In Mexico, Mexican food preparation is fraught with traditional practices. In the preparation of salsa and tortillas and tamales especially during holidays, fire from the preparation is put out with either milk or butter and not water as a superstition of consistency in the food preparation is believed. As an ethnic group, Mexicans in the US do survive the ritual practices of religious and syncretic content, where the main offerings are food and beverages, such as mole during religious holidays like All Souls’ Day tamales or Saint Cross’ Day barbacoa (West, 1988:208) is upheld. These foods though take a lengthy preparation process yet in  Mexico’s different regions particularly in the rural areas during San Isidro Labrador’s feast day (West: 208),food is prepared as in a healthy manner and not merely fried with fat-rich oils.
Mexican Cuisine adaptation in the US
Mexican food demands created a major influence on American meals as shown by studies that Americans are currently eating Mexican foods four times more compared to 20 years ago (Wood: 216). Food chains are emulating the Mexican trend according to the Institute of Food Technologists (Dept of State, 2004) who claimed that Mexican food has almost doubled in popularity among people who cook regularly, from 44 percent in 1985 to 86 percent in 2003.
According to them the weak link between the super-sized and super-fattened food sold as Hipic or Mexican in the United States is the main problem as the Americanized version is loaded with calories. Further it is believed that as Hipic people blend in with American culture, Hipic would soon take in the food preparation and eating habits of the American people as they too are transformed into busybodies. While there is a mixture of both cultures in food preparation, the unhealthy element is retained as busy American-Mexicans hasten to prepare food faster fried in rich oils.
Food and health relationships
The traditional Mexican diet is advantageous but the American-Mexican is not! Staple as the main food composed of beans, corn and squash has a higher content of complex carbohydrates which is emphasized by the consumption of other fruits and vegetables. However when liberal amounts of fat are added through stewing or frying instead of baking or broiling, the purpose of a healthy diet is defeated. Fried foods which is a growing trend to a faster preparation needs fat-rich products which leads to obesity and contributes to diabetes, hypertension and a combination of these illnesses (Lisabeth and Kaplan: 2006).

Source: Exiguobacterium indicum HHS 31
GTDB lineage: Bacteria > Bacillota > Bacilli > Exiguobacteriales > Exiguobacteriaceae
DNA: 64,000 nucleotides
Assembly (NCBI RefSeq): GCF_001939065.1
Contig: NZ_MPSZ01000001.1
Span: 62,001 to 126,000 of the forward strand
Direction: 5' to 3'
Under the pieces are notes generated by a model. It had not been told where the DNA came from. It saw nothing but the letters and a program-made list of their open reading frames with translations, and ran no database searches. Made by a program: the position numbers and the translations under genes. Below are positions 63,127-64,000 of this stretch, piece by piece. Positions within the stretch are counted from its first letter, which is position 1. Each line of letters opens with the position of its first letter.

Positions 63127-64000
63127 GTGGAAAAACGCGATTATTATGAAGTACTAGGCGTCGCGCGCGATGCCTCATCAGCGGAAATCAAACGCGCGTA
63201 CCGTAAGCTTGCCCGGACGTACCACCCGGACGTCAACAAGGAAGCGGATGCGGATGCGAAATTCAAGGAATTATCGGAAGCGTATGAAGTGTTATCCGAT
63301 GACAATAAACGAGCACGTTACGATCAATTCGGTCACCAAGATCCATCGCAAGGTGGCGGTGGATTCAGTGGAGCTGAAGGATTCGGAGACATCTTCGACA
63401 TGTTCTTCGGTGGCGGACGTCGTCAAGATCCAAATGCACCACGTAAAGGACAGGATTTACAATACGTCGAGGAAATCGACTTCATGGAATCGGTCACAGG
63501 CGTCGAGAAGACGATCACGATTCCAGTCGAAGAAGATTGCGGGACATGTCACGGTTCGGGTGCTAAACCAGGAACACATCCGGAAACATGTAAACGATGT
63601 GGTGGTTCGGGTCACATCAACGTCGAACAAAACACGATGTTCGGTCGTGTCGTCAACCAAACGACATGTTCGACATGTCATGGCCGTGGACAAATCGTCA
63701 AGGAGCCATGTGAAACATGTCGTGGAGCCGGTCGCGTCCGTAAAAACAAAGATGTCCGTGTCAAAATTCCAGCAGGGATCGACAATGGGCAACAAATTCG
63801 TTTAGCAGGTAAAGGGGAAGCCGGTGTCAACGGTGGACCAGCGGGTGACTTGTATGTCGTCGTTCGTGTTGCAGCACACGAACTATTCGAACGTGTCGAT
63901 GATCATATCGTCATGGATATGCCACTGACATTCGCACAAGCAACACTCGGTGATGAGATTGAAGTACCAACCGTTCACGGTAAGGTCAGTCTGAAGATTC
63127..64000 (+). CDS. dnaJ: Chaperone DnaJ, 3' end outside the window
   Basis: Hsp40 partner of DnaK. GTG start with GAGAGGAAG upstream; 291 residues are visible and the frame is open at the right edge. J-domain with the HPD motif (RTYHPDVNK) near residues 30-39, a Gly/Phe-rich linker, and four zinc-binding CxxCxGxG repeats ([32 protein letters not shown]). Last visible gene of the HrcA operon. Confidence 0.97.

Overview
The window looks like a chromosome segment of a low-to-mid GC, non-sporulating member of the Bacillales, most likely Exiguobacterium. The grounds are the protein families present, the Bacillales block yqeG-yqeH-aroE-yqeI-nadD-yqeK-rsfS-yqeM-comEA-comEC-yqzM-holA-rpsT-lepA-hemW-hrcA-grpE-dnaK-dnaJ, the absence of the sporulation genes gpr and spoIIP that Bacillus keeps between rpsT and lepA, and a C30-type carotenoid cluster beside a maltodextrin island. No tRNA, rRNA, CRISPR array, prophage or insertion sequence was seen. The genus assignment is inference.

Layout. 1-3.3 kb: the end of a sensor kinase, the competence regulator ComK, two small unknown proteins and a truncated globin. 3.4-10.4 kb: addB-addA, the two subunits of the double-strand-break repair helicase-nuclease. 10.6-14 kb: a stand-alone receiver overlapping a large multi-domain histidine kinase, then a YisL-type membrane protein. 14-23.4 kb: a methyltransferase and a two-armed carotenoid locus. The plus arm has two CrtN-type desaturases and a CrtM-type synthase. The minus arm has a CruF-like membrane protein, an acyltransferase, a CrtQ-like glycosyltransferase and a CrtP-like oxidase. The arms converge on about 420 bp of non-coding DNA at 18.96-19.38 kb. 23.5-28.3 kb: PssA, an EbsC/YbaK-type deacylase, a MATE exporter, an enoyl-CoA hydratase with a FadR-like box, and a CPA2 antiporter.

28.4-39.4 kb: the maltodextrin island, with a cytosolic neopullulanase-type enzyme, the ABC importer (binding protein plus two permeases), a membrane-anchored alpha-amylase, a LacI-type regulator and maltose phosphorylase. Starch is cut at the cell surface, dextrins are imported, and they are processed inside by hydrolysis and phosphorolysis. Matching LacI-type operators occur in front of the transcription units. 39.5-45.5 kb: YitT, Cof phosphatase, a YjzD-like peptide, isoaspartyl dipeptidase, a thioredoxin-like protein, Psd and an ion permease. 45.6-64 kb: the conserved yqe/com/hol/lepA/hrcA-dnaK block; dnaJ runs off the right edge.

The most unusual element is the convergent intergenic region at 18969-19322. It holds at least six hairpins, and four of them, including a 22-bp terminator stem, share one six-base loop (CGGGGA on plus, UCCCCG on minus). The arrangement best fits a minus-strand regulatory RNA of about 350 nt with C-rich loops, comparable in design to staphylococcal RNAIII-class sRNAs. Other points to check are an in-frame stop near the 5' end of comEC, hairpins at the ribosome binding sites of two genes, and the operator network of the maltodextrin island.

Cutting down on fat, sodium and sugar in the diet would ultimately reverse the effects. It would be beneficial if the carbohydrate intake could be increased by eating servings of bread, pasta, fruits and vegetables. Spanish rice can be served with potatoes and beans as well. Corn tortillas should also be made using whole wheat flour and made with unsaturated fats such as canola oil, soybean or corn instead of lard. Avoidance of too much soft drink would also spell health as the American-Mexican drinks more water. Corn chips are also health-wise when baked instead of fried and avoidance of salty foods would mean a modified healthful Mexican meal with flavored garlic, cumin, regain, cilantro and other spices.
Works Cited
Smith Robert. (1997). The City and the World: New York’s Global Future in Margaret E. Crahan, Alberto Vourvoulias-Bush (eds.). Council on Foreign Relations.
Lisabeth, Lynda D. and Kaplan, Norman D. (2006). Mexican-Americans at Higher Risk for Second Stroke. Annals of Neurology, Sept.
Rivera, John Michael. (2006). The Emergence of Mexican America: Recovering Stories of Mexican Peoplehood in U.S. Culture. NYU Press.
United States. Department of State Reports.  (2004). Americans at the Table Reflections on Food and Culture. Diane Publishing.
West, John. (1988). Mexican-American Folklore. Arkansas: August House.
Wood, Andrew Grant. (2004). On the Border: Society and Culture Between the United States and Mexico. Rowman & Littlefield.